-Name $vmssname </p> <p class="code">&#160;&#160;&#160;&#160;-VirtualMachineScaleSet $vmssConfig</p> <h3> <a name="Example"> </a>Example 2:&#160;Add the agent to an existing VMSS</h3> <p class="code">$resourceGroupName = &lt;The resource group of the VMSS&gt;</p> <p class="code">$vmssname = &lt;The name of the VMSS&gt;</p> <p class="code">&#160;</p> <p class="code"># Get the VMSS model</p> <p class="code">$vmssobj = Get-AzureRmVmss -ResourceGroupName $resourceGroupName -VMScaleSetName $vmssname</p> <p class="code">&#160;</p> <p class="code"># Show model data if you prefer</p> <p class="code"># Write-Output $vmssobj</p> <p class="code">&#160;</p> <p class="code"># Define the script for your Custom Script Extension to run on the Windows platform</p> <p class="code">$customConfig = @{</p> <p class="code">&#160;&#160;&#160;&#160;"fileUris" = (,"A URL of your copy of deployment script, ex. deploymentscript.ps1");</p> <p class="code">&#160;&#160;&#160;&#160;"commandToExecute" = "powershell -ExecutionPolicy Unrestricted -File deploymentscript.ps1"</p> <p class="code">}</p> <p class="code">&#160;</p> <p class="code"># Define the script for your Custom Script Extension to run on the Linux platform</p> <p class="code">#$customConfig = @{</p> <p class="code"># &#160;&#160;"fileUris" = (,"A URL of your copy of deployment script, ex. deploymentscript.sh");</p> <p class="code"># &#160;&#160;"commandToExecute" = "bash deploymentscript.sh"</p> <p class="code">#}</p> <p class="code">&#160;</p> <p class="code"># The section is required only if deploymentscript has been located within Azure StorageAccount</p> <p class="code">$storageAccountName = &lt;StorageAccountName if deploymentscript is locate in Azure Storage&gt;</p> <p class="code">$key= (Get-AzureRmStorageAccountKey -Name $storageAccountName -ResourceGroupName $resourceGroupName).Value[0]</p> <p class="code">$protectedConfig = @{</p> <p class="code">&#160;&#160;&#160;&#160;"storageAccountName" = $storageAccountName;</p> <p class="code">&#160;&#160;&#160;&#160;"storageAccountKey" = $key</p> <p class="code">}</p> <p class="code">&#160;</p> <p class="code"># Use Custom Script Extension to install Deep Security Agent (Windows)</p> <p class="code">$newvmssobj = Add-AzureRmVmssExtension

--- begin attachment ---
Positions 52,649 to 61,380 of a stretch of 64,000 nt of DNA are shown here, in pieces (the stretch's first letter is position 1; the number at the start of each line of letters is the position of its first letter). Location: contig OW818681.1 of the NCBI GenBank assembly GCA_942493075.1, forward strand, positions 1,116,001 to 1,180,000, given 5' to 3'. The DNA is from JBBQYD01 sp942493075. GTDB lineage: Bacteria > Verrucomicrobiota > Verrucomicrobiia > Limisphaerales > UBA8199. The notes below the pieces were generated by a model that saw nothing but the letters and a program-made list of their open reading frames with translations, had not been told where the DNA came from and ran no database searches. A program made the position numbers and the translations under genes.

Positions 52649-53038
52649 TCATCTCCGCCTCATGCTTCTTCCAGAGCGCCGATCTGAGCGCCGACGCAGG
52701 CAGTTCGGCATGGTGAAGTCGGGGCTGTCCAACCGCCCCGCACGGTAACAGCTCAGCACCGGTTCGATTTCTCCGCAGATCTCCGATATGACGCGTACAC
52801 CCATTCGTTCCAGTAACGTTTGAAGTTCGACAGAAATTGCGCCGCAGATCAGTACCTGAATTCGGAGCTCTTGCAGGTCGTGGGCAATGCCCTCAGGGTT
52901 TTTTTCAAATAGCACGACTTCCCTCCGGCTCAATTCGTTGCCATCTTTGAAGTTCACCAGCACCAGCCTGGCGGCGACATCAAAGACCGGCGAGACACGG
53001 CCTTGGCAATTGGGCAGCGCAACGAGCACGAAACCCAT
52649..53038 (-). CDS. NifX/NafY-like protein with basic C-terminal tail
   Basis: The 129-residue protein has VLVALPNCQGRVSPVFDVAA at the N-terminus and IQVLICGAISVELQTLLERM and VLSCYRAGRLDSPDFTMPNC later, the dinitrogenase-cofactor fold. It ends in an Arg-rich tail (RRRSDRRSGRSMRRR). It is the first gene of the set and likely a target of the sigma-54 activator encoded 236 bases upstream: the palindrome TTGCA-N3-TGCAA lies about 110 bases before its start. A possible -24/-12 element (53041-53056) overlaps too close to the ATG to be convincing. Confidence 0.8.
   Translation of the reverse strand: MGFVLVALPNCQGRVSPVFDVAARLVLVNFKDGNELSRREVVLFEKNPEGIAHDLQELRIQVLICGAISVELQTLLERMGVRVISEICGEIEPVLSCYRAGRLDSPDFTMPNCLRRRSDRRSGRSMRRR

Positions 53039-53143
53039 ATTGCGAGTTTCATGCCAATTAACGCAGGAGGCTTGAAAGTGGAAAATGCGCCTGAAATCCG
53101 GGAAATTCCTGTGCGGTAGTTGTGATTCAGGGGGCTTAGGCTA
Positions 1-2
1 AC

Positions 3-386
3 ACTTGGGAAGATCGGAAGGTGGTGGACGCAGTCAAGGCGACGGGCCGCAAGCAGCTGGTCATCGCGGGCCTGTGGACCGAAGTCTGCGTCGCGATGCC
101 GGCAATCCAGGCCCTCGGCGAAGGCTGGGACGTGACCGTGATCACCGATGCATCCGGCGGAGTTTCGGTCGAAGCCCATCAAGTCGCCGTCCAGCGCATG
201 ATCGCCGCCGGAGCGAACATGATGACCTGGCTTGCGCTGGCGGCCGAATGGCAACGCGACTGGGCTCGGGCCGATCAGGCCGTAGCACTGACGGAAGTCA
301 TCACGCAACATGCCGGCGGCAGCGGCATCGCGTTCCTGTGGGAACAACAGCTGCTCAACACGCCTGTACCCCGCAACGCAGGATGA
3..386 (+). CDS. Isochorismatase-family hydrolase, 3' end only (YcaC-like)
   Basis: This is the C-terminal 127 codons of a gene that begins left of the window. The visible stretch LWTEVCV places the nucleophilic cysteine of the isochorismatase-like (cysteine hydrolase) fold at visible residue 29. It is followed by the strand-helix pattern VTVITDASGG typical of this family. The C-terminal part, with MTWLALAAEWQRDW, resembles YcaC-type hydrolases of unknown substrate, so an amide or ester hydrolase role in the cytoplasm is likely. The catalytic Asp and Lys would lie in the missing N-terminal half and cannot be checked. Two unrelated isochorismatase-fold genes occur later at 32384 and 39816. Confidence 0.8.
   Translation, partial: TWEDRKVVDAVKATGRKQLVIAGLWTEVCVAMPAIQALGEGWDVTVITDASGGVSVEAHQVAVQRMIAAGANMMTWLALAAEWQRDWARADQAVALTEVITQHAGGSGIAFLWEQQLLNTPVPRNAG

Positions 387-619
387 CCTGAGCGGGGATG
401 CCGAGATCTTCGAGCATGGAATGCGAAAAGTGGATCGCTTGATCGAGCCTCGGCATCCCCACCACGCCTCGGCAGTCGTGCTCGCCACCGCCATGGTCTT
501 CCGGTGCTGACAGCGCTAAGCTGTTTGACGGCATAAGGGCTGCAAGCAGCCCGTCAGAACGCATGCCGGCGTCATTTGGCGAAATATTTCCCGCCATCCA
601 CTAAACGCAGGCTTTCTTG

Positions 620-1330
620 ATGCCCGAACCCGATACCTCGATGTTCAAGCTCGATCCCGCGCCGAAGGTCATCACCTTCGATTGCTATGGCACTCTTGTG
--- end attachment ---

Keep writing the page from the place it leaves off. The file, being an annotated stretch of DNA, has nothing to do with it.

-VirtualMachineScaleSet $vmssobj </p> <p class="code">&#160;&#160;&#160;&#160;-Name "customScript"